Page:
Filling the Phantom of Democracy with Our Networked Power

By Nozomi Hayase, Ph.D.

Member of The Indicter Editorial Board.

After the Electoral College vote, the Trump presidency is now official. As denial and blame games continue, this was not a ‘foreign government coup d’état’, clarified by U.S. Intelligence Chief James Clapper, noting that agencies lacked evidence for WikiLeaks’ connection with alleged Russian cyber-attacks.

The truth is, democracy in America has been rotten to the core for decades. It is meddled with by corporate lobbyists, Big Pharma, Big Oil and Wall Street –those who are addicted to money and power. American democracy is hollowed out, veiled with a loud media echo chamber, bringing feigned solidity to its emptiness. Out of this vacuum emerges a madness for power. U.S. politics is a contest of those who are driven by insatiable hunger – the most callous, cunning and manipulative people in society.

In this system, only people who lack empathy and advance self-serving agendas without concerns for others can rise to the top. The results of this year’s presidential election may mean that this person who many saw as ‘unfit to be president’ was better suited to play this dirty game than his opponent, Hillary Clinton.

Ascent of Trump

Donald Trump, a perceived outsider, seemed to appear out of nowhere. The former producer of the American game show The Apprentice sniffed the vulnerability of disfranchised Americans who are continually betrayed by the establishment. He then quickly moved in for the kill, turning the electoral arena into a new Reality TV show.

With social media as a hunting ground, this new Republican contender made direct connection with his audience, pouring out charm and grooming them with fake promises. By deploying words as weapons of control, he managed to garner favorable reactions from his followers. His language cast a magic spell where contradictory remarks and lies bypassed critical examination. Emotions triumphed over reason and under the grip of irrational logic, facts no longer seemed to matter. With a chameleon-like ability to shape-shift and say whatever voters wanted to hear, he was able to create a mirage and ensnare the populace into a grandiose fantasy.

What was the press, a supposed watchdog of power doing during Trump’s uncanny rise in popularity? Mainstream media did nothing to prevent it and instead facilitated this process. His bombastic comments hit jackpot high ratings in the corporate media and rhetoric not bound by facts was not only tolerated, but actively promoted with their shortsighted mentality of profit at any cost.

Emancipating Power of the Internet

This same corporate media also buried a few important facts regarding the 2016 U.S. presidential election. This year’s election was an unprecedented phenomenon. This is not only because the lesser evil game was fought between two of the historically most disliked candidates, but this also had its own significance unique to elections in the Internet era.

While the Internet is now in many ways subverted to create mass surveillance and censorship, it also unleashed the potential for emancipation. As much as Trump’s mobilization was made possible by his use of social media, Bernie Sander’s campaign was also built on the democratizing force unleashed on the Net. With independent campaign funding, this virtually unknown senator from Vermont successfully sparked the idea of socialism and raised issues of Wall Street corruption, economic injustice and poverty at a national level. Sander’s largest support came from millennials. It was these natives of the Internet, through their grassroots organizing that galvanized his political revolution.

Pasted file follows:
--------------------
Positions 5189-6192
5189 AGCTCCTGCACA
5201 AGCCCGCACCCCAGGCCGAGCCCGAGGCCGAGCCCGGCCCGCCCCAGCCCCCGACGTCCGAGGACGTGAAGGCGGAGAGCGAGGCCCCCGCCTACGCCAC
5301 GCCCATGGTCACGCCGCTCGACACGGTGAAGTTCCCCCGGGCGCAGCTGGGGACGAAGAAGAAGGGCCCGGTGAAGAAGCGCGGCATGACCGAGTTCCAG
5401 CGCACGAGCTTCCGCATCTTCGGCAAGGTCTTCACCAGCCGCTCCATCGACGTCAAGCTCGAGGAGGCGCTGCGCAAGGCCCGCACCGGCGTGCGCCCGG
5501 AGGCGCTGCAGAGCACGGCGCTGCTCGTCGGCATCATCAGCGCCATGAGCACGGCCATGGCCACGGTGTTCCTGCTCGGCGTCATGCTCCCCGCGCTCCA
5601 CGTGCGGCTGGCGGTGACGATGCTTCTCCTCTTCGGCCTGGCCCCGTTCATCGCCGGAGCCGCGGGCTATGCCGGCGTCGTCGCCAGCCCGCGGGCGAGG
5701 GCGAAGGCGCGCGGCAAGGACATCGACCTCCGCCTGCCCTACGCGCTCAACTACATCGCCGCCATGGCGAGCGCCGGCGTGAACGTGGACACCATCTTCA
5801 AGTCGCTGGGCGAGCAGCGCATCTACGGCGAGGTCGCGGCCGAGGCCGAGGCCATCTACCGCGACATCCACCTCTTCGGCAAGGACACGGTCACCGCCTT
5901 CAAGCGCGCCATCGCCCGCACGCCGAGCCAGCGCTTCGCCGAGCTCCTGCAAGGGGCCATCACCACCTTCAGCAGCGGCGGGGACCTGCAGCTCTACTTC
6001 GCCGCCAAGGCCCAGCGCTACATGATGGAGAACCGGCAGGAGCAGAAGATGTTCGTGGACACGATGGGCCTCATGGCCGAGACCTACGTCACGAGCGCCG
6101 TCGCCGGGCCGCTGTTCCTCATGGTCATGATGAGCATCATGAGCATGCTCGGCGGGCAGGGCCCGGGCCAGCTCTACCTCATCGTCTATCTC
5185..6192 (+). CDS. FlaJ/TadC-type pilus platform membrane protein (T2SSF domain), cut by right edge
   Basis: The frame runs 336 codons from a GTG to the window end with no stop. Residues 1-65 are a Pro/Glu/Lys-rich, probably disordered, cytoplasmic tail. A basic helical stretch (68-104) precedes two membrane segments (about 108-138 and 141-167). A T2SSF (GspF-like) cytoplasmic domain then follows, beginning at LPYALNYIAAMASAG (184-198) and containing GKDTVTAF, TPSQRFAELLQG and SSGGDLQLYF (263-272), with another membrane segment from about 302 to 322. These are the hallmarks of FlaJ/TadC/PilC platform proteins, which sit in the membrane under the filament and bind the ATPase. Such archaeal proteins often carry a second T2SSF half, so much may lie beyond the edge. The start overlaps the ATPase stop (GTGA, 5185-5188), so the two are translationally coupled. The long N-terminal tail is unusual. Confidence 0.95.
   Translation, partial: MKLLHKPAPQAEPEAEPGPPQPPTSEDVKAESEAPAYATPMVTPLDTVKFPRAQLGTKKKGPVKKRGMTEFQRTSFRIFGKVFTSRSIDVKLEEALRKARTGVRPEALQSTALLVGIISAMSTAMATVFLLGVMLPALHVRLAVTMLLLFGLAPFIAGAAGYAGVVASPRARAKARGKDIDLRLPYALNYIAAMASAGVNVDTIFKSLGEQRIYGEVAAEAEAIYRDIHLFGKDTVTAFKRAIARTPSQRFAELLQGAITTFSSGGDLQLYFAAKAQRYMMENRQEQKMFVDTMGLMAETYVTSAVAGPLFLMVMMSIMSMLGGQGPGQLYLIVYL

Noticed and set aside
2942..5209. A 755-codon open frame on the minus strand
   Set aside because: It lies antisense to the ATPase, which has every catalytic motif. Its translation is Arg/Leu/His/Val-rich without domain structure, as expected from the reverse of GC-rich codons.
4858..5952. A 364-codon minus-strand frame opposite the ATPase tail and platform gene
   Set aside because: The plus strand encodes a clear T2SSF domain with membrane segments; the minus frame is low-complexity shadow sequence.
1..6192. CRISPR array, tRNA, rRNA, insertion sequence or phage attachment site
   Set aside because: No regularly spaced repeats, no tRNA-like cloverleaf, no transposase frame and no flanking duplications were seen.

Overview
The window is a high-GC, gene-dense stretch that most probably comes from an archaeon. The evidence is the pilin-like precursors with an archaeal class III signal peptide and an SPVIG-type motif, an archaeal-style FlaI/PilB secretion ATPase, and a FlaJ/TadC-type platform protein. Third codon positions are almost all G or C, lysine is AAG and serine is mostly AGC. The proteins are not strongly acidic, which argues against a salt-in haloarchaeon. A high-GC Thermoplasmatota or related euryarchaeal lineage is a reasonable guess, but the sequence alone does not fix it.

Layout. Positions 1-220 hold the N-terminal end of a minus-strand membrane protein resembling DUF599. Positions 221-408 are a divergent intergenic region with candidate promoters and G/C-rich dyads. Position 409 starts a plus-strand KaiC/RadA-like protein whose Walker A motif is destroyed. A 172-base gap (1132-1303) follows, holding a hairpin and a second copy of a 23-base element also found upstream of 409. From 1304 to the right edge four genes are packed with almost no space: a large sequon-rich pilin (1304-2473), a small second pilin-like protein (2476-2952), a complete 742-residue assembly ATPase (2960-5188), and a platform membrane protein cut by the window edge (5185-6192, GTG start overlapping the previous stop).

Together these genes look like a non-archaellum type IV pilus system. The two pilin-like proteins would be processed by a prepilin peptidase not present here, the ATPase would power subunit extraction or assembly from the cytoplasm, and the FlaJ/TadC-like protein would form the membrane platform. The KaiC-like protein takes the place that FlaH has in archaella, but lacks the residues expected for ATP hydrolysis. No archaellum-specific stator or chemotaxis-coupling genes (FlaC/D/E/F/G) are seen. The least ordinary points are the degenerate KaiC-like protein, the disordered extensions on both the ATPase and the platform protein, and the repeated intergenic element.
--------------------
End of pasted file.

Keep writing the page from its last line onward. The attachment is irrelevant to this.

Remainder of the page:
The Internet also brought a new actor into the U.S. electoral arena. Days before the election, a Forbes article acknowledged the significance of WikiLeaks’ DNC emails, calling them a “Holy Grail of understanding of U.S. electoral politics.” It noted how “few understand the importance of WikiLeaks in the eventual writing of the history of presidential politics.”

WikiLeaks, the world’s first global 4th estate, which operates outside of any government, was birthed on the Internet. WikiLeaks has shown how elections in the existence of a truly free press will never be the same as before. U.S. politics sponsored by corporate masters creates a milieu of deception, lies and fraud and is fraught with corruption. These power driven politicians can only thrive in secrecy. When their actions are exposed, like Hillary’s highly paid Goldman Sachs speeches, crafted public images that suck the masses into their illusions of grandeur tend to shatter. Contrary to hysterical rants of ‘Russia hacked the election!’, the defeat of the Clinton dynasty was a testimony to the power of transparency that has risen from the Internet.

Democrats’ Sabotage of Democracy

Democrats seem to be disconnected with this new reality of the Internet age. Even worse, they appeared to be adversaries to it. This was shown in their reaction to the corruption revealed in the DNC email database and Trump’s winning of the election.

On the second day of the Democratic National Convention, hundreds of Sanders delegates who learned about DNC’s rigging of the primary walked out in protest. Chanting “This is what Democracy looks like!”, they vowed not to go with Hillary.

Revelations of the Podesta emails opened up an opportunity for real democracy. In that moment, Sanders had the masses behind him. With social media as a democratizing tool, along with WikiLeaks authenticated documents, he had power to truly challenge the establishment and revolutionize the nation. But then Sanders turned away, urging his supporters to nominate Hillary and sided with the deeply corrupt Democratic Party. His failure to seize this historical moment helped throw the election to Trump, who the Clinton campaign had portrayed as a ‘pied piper candidate’.